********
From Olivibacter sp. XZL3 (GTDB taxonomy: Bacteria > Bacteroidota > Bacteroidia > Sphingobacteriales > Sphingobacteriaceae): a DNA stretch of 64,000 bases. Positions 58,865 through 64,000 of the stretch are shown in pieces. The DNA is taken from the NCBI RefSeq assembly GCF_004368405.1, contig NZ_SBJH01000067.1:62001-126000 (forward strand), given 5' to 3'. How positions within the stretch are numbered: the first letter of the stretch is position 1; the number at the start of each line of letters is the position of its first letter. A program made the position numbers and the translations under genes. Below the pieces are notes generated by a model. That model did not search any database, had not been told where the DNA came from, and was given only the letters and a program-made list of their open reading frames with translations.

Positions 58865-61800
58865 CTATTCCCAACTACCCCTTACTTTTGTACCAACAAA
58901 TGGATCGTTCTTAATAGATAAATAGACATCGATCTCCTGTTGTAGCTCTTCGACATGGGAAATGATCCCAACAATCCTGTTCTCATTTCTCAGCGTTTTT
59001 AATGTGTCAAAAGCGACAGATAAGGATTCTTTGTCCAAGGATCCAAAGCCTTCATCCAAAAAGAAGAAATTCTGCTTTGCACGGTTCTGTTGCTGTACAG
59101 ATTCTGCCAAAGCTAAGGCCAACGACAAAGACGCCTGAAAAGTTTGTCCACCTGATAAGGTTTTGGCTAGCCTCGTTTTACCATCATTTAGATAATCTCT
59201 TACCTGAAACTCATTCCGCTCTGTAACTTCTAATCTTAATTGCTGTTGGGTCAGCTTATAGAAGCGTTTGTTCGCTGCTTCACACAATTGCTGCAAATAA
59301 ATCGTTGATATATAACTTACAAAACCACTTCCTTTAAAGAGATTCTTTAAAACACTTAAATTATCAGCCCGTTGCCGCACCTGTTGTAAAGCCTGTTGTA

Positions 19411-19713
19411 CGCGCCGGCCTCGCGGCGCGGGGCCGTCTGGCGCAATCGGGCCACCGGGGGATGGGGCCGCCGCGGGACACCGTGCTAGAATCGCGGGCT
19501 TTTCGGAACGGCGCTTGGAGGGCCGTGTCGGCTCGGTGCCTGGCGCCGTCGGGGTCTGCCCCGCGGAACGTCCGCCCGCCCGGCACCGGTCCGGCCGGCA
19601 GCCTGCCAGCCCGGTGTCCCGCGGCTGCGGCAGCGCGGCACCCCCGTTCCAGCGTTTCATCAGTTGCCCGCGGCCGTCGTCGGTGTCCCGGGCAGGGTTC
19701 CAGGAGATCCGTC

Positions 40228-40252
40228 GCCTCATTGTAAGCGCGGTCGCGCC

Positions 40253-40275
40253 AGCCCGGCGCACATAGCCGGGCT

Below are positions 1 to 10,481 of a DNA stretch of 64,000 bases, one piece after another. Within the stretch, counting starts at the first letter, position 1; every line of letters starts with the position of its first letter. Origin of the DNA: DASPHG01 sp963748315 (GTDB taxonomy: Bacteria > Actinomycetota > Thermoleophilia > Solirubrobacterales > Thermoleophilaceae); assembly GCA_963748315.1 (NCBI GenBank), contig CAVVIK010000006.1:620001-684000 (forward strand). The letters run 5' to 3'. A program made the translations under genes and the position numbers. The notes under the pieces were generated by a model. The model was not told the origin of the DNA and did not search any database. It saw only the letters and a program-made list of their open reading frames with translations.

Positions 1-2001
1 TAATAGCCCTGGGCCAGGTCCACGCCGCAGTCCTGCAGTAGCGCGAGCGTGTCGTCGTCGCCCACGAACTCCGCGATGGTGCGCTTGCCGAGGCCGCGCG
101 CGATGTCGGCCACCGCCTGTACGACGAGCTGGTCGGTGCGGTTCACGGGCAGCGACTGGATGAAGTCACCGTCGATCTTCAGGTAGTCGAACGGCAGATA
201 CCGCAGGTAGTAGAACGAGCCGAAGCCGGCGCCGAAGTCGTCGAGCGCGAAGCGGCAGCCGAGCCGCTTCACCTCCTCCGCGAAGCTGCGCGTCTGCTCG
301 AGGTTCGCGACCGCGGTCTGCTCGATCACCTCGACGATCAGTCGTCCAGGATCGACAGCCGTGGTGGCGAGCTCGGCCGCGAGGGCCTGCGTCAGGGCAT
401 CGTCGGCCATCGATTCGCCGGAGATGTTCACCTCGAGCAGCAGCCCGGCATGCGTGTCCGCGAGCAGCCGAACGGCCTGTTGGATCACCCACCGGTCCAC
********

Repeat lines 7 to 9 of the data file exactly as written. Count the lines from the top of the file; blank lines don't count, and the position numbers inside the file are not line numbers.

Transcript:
59201 TACCTGAAACTCATTCCGCTCTGTAACTTCTAATCTTAATTGCTGTTGGGTCAGCTTATAGAAGCGTTTGTTCGCTGCTTCACACAATTGCTGCAAATAA
59301 ATCGTTGATATATAACTTACAAAACCACTTCCTTTAAAGAGATTCTTTAAAACACTTAAATTATCAGCCCGTTGCCGCACCTGTTGTAAAGCCTGTTGTA

Positions 19411-19713